Office of Technology Research and Investigation, FTC
If you shop online — and who doesn’t? — you might notice that some websites let you pay with bitcoins. Virtual or crypto currencies like Bitcoin can be a fast way to pay online, or in person with a mobile app.
But using virtual currencies comes with risk. Their value goes up and down — sometimes sharply — depending on demand. In addition, payments made with virtual currencies aren’t reversible and don’t have the same legal protections as some traditional payment methods. Once you hit send, you can’t get your money back unless the seller agrees. That’s why it’s important to know who you’re buying from and what policies they have regarding refunds, returns, and disputes.
Recent storms and flooding plaguing the Midwest and Southeast could impact car buyers across the country. Vehicles damaged by floods in those area can be cleaned up and taken out of state for sale. You might not know a vehicle is damaged until you take a closer look or have a mechanic check it out.
Assistant Director, Consumer and Business Education, FTC
You might like your financial advisor to predict the future in ways that could help you get rich. But legitimate advisors won’t promise to know what comes next – and you shouldn’t invest with anyone who guarantees you riches. It’s kind of a rule of thumb about investing: there are no guarantees, and anyone who promises you big money is likely running a scam.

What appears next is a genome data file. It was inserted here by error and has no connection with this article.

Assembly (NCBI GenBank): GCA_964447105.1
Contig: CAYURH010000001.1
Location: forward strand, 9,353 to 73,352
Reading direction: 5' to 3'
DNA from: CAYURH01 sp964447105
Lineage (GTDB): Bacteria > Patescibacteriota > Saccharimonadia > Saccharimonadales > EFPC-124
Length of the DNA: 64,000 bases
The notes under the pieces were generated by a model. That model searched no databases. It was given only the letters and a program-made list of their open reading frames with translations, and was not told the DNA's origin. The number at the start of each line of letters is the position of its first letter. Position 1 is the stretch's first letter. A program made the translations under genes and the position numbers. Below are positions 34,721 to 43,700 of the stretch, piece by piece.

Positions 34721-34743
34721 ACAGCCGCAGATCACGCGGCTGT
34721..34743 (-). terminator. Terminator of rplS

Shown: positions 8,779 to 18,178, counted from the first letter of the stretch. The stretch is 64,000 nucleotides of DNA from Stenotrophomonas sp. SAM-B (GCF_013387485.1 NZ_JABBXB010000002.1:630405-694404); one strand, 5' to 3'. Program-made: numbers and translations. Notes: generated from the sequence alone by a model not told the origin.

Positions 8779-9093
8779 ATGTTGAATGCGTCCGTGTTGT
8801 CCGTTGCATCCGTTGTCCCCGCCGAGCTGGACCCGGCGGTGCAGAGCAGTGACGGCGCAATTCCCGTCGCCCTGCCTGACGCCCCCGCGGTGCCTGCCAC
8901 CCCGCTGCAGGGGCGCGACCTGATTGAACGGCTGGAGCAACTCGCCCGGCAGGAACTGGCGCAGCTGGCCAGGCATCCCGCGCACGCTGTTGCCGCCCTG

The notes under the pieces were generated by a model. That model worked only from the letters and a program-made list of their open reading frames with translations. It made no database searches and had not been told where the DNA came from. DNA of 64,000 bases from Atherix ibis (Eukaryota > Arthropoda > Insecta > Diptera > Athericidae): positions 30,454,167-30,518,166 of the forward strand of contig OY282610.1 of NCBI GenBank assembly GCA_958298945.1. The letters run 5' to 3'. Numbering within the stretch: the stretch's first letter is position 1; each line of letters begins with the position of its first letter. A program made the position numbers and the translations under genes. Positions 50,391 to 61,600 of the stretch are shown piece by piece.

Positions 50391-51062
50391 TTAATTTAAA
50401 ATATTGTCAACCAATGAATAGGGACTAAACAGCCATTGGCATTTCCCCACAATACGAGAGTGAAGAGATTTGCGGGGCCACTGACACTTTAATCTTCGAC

Attorney, Division of Consumer and Business Education, FTC
Earn rewards for supporting a project you believe in? That’s what “crowdfunding” is all about.
Here’s how it works: “Creators” think of projects. To pay for those projects, they ask for small amounts of money from lots of people, usually through online platforms like Kickstarter or Indiegogo. Often, creators offer rewards to contributors. So far, so good … as long as the creators keep their end of the bargain.
When is it uplifting to talk about obstacles to economic opportunities? When a room full of people at a joint conference of the NAACP and the FTC spend a day making the connections we all need to help overcome scams and exactly those obstacles in our communities.
Imagine you’re at a restaurant with your friend. She pays the check, and says you can pay her back. Do you: a) write an IOU on a napkin? b) pull out a wad of cash and give her exact change? c) take out your phone and pay her through a mobile payment app?
If you answered c), this post is for you.
Like apps that let you pay at stores with your phone, “peer-to-peer” payment services can be a convenient way to pay friends. But before you use one — or use one again — check the app’s settings for available security features.
Americans love their pets – 65% of households have one. But when Fido or Felix gets sick, most pet owners end up paying out-of-pocket for medications, and few people have pet health insurance that covers this expense. This is an important economic issue for consumers, so the FTC hosted a public workshop and gathered information about the sale of pet medications. Here are some of the findings.
Charities rely on generous donations – cash and gifts-in-kind – to help people in your community, across the country, and around the world. Gifts-in-kind are non-cash donations – things like food, clothing, equipment and medical supplies.
Normally, charities give those gifts directly to people in need, or to other charities for redistribution. But a recent complaint against four sham charities by the FTC and law enforcement partners in every state and the District of Columbia shows that’s not always what happens.